The PAHs were extracted from 288 filter papers (9 filter papers × 32 sets of samples) following the same procedure described by Ray and coworkers (Ray et al., 2017). However, the method has been briefly described in the supplementary. The extracts were analyzed with a high-performance liquid chromatography (HPLC, Shimadzu Prominence) using both UV and fluorescence detector (Shimadzu RF 10AXL). 2 µL extract was injected into the system equipped with a C-18 reversed-phase chromatographic column (Supelcosil™ LC-PAH, 15 cm × 4.6 mm, 5 µm) and the analysis was performed using a gradient composed of acetonitrile (Gradient grade LiChrosolv® Merck, India) and water (18 MΩ water) at a constant flow rate of 1 mL min1 (see supplementary). The following 17 PAHs were quantified: acenaphthylene (ACY), acenaphthene (ACE), fluorene (FLU), phenanthrene (PHE), anthracene (ANT), fluoranthene (FLT), pyrene (PYR), benzo[a]anthracene (BaA), chrysene (CHRY), benzo[b]fluoranthene (BbF), benzo[k]fluoranthene (BkF), benzo[a]pyrene (BaP), dibenz[a,h]anthracene (DBahA), benzo[ghi]perylene (BghiP), indeno[1,2,3-cd]pyrene (IND), 7,12-dimethylbenz(a)anthracene (DMBA) and dibenzo[a,i]pyrene (DBaiP). The accuracy of the analytical method was determined from the differences between spiked-by-surrogate compound and unspiked samples. They were analyzed in triplicate for each season. Insignificant background interference was observed from the field blanks and around 91% recoveries were observed for solvent blanks. Therefore, corrections of PAH concentrations were performed using the recoveries (73–110%) of the surrogate for each sample. Additionally, based on the standard deviation of the response and slope, the instrumental LODs were estimated by injecting seven replicates of 0.5 ppm PAH standard solutions (Shrivastava and Gupta, 2011). Table S2 describes the instrumental limits of detection (LODs) of the 17 quantified PAHs.

Positive Matrix Factorization (PMF) Analysis

PMF is a software-based multivariate factor analysis method and which is extensively used to apportion various environmental components (e.g., PAHs) source contribution (Gao et al., 2015; Liu et al., 2017). The theoretical aspects of PMF analysis have been described elsewhere (Paatero and Tapper, 1994; Callén et al., 2014). Detail description of the analysis method including the uncertainty calculation has been given in our previous publication (Ray et al., 2017). In the present study, PMF analysis was separately performed for coarse, superfine, accumulation and ultrafine modes. For each size mode, a data set of 32 samples multiplied with 13 PAHs was submitted into the EPA PMF 5.0 (Table S3–S6), supplementary). To maintain comparability, FLU, DMBaA, DBahA, and DBaiP were excluded from analysis due to their zero abundance in the coarse mode. The model was run for 3 to 7 factors with the number of base run 20, extra modeling uncertainty of 10% and random seed value. In order to reproduce results, the seed values were later fixed at 52, 72, 77 and 59 for coarse, superfine, accumulation and ultrafine PM respectively. Following Hopke (2000), five-factor models provided optimal solutions, so that the Q(theoretical), Q(robust) and Q(true) values were closest (Table S7–S10), supplementary) and manifested the most realistic physical scenario for all four PM size modes. The scaled residuals for 78–83% of data were within ± 3 standard deviation. Additionally, the optimal solutions were bootstrapped 100 times with a threshold correlation R-value of 0.6 (Table S11–S14), supplementary) and the effect of rotation was checked by varying the Fpeak parameters (–0.2, –0.1, 0.3, 0.2, 0.1) for all four PM size modes (Table S15–S18), supplementary).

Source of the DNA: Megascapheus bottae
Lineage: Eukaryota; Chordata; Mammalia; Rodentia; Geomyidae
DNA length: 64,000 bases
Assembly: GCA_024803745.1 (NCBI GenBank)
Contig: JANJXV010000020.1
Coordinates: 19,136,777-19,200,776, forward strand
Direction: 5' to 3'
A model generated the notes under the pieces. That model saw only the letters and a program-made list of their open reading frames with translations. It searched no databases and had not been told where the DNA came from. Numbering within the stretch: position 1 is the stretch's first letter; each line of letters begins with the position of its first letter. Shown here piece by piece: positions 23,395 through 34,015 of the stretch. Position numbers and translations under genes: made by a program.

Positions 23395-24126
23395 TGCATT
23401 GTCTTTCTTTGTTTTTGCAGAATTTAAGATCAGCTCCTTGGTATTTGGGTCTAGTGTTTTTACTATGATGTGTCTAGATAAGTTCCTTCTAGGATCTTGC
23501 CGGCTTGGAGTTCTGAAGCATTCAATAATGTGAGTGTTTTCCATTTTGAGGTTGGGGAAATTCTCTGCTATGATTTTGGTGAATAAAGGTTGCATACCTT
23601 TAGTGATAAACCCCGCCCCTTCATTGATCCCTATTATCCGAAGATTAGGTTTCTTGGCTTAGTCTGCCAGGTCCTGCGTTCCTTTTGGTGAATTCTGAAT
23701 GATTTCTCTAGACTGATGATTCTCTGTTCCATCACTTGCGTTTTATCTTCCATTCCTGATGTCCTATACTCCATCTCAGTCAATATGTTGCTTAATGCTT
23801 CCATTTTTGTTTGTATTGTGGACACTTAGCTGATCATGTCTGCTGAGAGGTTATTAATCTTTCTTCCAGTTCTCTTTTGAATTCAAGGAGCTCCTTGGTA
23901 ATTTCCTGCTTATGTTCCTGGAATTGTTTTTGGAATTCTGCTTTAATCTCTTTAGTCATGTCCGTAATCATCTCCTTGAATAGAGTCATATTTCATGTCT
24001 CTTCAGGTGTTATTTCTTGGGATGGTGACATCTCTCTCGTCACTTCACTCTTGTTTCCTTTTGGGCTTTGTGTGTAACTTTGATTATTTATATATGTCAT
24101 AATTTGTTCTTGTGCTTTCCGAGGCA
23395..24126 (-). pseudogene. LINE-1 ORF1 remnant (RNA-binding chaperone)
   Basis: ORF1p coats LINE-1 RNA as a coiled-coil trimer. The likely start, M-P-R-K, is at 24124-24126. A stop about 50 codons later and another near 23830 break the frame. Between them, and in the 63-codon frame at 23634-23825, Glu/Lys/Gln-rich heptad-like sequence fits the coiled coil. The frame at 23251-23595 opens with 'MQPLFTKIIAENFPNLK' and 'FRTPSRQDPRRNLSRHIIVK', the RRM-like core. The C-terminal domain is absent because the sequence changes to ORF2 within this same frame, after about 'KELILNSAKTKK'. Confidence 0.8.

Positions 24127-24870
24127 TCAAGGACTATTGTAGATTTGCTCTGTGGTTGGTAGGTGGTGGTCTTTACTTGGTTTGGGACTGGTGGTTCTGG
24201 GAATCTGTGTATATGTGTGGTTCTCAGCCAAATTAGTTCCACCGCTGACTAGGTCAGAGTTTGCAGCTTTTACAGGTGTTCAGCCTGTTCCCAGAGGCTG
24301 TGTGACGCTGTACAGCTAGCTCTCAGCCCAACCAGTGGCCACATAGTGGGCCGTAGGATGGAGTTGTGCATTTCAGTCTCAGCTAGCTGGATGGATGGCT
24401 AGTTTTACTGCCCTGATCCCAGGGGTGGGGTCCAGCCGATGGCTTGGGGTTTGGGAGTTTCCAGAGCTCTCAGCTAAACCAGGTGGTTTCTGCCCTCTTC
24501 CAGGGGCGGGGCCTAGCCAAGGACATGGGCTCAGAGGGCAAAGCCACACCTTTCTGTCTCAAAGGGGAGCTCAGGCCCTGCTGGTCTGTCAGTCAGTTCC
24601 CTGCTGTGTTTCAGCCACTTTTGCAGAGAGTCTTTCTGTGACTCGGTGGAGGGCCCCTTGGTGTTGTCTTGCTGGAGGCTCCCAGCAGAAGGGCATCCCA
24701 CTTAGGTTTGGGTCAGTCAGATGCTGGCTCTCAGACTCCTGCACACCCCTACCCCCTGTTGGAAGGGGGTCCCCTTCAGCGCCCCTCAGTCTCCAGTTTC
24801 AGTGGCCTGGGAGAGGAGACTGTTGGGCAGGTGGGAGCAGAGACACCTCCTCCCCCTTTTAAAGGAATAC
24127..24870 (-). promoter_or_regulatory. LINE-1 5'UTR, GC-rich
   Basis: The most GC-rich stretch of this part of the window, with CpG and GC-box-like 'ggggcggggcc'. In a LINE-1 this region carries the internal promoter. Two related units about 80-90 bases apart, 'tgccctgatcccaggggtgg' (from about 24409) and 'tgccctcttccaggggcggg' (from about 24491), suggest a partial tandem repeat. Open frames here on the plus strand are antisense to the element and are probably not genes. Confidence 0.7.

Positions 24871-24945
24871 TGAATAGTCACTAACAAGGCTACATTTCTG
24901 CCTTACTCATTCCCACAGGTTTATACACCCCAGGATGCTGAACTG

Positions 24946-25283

Retrieval of MODIS Active Fire Count and HYSPLIT Air Mass Back Trajectories

Active fire count data used in this study were taken from MODIS collection 6 data (a combined product from Terra and Aqua, MCD14ML taken from Fire Information for Resource Management System, FIRMS). A MODIS collection 6 fire products have new improved algorithms to reduce the false alarm and detecting small fires with high precision. Only those data with confidence level ≥ 80% were taken and plotted using an open-source GIS software QGIS.

In order to investigate the role of long-range transport on particulate PAH load over Kolkata, 120 hours’ air mass back trajectories culminating at 00:00 UTC, 06:00 UTC, 12:00 UTC and 18:00 UTC at a height of 500 m above ground level has been calculated using the Hybrid Single Particle Lagrangian Integrated Trajectory (HYSPLIT) Model for all the sampling events. Trajectories were graduated according to their heights, ensemble and plotted using open source GIS software MeteoInfo (Wang, 2014). 

Concentration Weighted Trajectory (CWT) Model

The relative significance of potential sources to the measured size-segregated PAH’s over Kolkata was investigated by using the Concentration Weighted Trajectory (CWT) model (Wang et al., 2009). CWT is a method where species concentrations at the receptor site are assigned to the corresponding air mass back trajectories. The expected source regions are divided into an array of i by j grid cell. Thus, the Concentration Weighted Trajectory is defined by Eq. (1) for the ijth grid cell as: